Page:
Golden Football Magazine

January 18, 2021


23 microphones were set up at Vince Lombardi's first press conference in 1969 after he became head coach of the Redskins. That contrasted with JUST one microphone at President Nixon's most recent press conference. Lombardi told the reporters, "Let me make one thing clear, gentlemen. I can't walk on water, not even when the Potomac is frozen."

Tiger Den

Cannon Chooses LSU

"One of the most sought-after football and track stars in the annals of Louisiana prep history" was the showpiece of Paul Dietzel's second recruiting class.

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Saints Saga

Saints Playoff Games

2000 vs St. Louis Rams

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Seminole Sidelines

Florida State bowl games: 1958 Bluegrass Bowl vs Oklahoma State

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Super Bowl XXII

Washington Redskins vs Denver Broncos

The Redskins exploded for 35 points in the second quarter.

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Clash of Titans
Meetings between Hall of Fame coaches

November 26, 1896: Auburn vs Georgia
John Heisman vs Pop Warner

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How Well Do You Know the Rules?
NFL player on receiving picks up ball after punt is thrown back into the field of play by a member of the kicking team.
Alma maters of College Football Hall of Fame Coaches
Savior of Football
Bill Stern's Favorite Football Stories (1948)
On October 31, 1897, in a football game between Virginia and Georgia, the star of the Geor­gia team, an 18-year-old boy named Richard Vonalbade Gammon suffered head injuries from which he died that night.
On November 5, 1921, 24 years after his death, the University of Virginia presented to the Univer­sity of Georgia a bronze plaque symbolizing the spirt of the Gammons, mother and son. The plaque shows a mother with her son embraced in her right arm and holding up a shield with her left. On the shield is inscribed, "THE CAUSE SHALL LIVE IN WHICH HIS LIFE WAS GIVEN." The background of the plaque reads "ROSALIND BURNS GAMMON, 1851-1904, AND VONALBADE GAMMON, 1879-1897," and below the instruction reads: "A MOTHER'S STRENGTH PREVAILED."

Gammons Plaque at University of Georgia
This is the story behind the plaque.
On the afternoon of October 31, 1897, Georgia was playing its traditional rival, Virginia. The star of the Georgia team was a youngster named Von Gammon. Suddenly, during that hard-fought game there was a furious mixup as the players of both teams clashed near the Georgia goal-line, one team deter­mined to score, the other just as grimly determined to prevent a touch­down. When the players on the ground were unscrambled, one was found at the bottom of the human heap–unconscious. He was the star of the Georgia team–Von Gammon. He was carried off the field suffering from a brain concussion. By morning, Von Gammon was dead.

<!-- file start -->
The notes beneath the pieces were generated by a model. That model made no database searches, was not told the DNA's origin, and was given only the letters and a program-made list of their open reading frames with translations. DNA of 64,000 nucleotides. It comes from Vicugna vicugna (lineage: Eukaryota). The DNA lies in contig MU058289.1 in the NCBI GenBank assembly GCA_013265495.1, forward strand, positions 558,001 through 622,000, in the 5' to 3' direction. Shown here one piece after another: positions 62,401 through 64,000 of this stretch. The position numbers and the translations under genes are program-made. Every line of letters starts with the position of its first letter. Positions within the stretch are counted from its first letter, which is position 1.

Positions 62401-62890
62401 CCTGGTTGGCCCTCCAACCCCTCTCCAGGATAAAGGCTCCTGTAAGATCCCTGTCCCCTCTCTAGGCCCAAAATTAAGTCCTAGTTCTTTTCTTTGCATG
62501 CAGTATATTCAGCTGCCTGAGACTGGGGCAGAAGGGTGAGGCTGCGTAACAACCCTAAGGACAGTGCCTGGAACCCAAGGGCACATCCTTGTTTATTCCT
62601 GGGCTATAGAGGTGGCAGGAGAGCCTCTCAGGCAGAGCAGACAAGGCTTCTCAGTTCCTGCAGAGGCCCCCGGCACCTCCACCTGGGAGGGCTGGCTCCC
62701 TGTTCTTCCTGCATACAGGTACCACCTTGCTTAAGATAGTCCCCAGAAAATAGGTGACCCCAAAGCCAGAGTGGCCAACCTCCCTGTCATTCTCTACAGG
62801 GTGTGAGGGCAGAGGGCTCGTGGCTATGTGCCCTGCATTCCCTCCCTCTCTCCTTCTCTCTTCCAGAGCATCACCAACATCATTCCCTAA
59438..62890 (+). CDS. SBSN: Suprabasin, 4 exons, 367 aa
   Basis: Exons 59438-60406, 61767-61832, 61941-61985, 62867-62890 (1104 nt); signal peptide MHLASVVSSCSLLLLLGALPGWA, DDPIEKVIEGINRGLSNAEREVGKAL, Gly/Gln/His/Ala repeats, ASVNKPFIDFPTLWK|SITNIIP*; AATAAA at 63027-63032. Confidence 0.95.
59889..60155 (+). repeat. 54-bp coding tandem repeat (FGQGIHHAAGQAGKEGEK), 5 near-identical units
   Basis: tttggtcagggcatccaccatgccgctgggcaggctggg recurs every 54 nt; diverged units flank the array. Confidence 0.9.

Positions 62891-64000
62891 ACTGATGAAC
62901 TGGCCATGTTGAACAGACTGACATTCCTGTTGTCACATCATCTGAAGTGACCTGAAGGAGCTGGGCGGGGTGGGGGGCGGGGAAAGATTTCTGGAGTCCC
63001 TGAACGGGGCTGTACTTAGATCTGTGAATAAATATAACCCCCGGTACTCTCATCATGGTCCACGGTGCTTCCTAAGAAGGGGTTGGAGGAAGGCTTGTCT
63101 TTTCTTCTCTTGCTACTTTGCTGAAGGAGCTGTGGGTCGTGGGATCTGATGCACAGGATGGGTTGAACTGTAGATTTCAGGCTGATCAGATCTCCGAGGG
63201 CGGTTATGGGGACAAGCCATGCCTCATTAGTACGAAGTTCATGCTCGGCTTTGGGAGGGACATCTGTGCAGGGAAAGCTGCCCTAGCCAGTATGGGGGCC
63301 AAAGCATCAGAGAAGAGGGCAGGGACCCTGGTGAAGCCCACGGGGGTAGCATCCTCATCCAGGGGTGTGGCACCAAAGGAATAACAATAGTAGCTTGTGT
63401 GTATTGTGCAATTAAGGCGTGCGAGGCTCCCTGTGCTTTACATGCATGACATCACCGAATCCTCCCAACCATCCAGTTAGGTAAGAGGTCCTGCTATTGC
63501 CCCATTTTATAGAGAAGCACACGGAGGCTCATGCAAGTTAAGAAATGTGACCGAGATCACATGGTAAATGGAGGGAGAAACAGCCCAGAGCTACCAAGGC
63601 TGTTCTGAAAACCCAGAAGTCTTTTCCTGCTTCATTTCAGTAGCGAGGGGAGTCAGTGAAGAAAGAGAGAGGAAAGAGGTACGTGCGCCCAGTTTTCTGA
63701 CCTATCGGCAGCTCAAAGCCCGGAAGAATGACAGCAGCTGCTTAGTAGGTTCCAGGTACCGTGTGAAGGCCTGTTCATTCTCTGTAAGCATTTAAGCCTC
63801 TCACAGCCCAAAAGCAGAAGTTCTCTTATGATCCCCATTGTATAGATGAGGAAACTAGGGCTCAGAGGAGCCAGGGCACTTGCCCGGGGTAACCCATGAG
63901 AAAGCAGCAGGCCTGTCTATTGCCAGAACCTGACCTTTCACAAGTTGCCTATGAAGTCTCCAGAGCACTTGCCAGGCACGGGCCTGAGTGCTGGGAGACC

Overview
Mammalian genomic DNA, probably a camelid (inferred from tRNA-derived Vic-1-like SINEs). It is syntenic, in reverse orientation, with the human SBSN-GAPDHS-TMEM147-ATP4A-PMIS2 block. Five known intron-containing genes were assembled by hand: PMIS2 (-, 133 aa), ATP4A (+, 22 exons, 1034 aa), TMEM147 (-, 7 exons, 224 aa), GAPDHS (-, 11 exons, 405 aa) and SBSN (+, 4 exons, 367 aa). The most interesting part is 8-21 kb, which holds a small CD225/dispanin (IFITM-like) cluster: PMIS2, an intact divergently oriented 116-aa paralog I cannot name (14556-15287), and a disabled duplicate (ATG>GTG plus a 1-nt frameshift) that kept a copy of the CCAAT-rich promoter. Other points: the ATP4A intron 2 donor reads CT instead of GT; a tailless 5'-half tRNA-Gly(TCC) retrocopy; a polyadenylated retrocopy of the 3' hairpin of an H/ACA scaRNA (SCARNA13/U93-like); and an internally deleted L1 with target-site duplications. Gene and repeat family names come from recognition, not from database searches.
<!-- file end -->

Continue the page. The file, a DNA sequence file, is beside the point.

The Georgia team quickly disbanded. Protests against the brutality of football rose to fever pitch. An anti-football bill was introduced in the State Legislature–quickly passed and forwarded to the governor of the state for his signature. It looked as though football in the South was doomed. Meanwhile, the rest of the country watched Georgia, waiting to take similar action.
But in football's darkest hour, a woman came forward. For that woman wrote a stirring letter to the Governor of Georgia, begging him not to sign the bill. She pleaded with the governor not to use Von Gammon's tragic death as an excuse to outlaw the game. That woman's touching appeal helped save college football in the South. For the bill never did become a law. Strangely enough, that woman was the mother of Von Gammon, the Georgia star who had been killed!
For several years thereafter, football grew and prospered–when suddenly, the game was once again threatenedwith destruction. In the season of 1905, 32 players were killed! This frightful toll of human life brought down public wrath. Eighteen state legislatures introduced bills to make football-playing a felony.
This time a man came to the rescue. He was an important man–a man people listened to. That man summoned college officials to discuss plans to save football. His plea was strong and vigor­ous. He con­vinced the nation that college football was a game worth playing, worth improving and worth saving. Under his sponsorship, there was organized what is today the National Collegiate Athletic Association. Rules were made to eliminate rough playing that might cause unnecessary injuries and death on the gridiron.
From that day, college football became greater in popularity than ever before. Colleges which never had tried the game now organized teams to carry their colors into gridiron battle.
Football's preeminence today can be traced to that one man who helped save the game. This man had never played football himself. But he was a fighting two-fisted man who will always be remembered, not only by the sports world, but American history as well. This man who helped save college football was the 25th President of the United States–Teddy Roosevelt.



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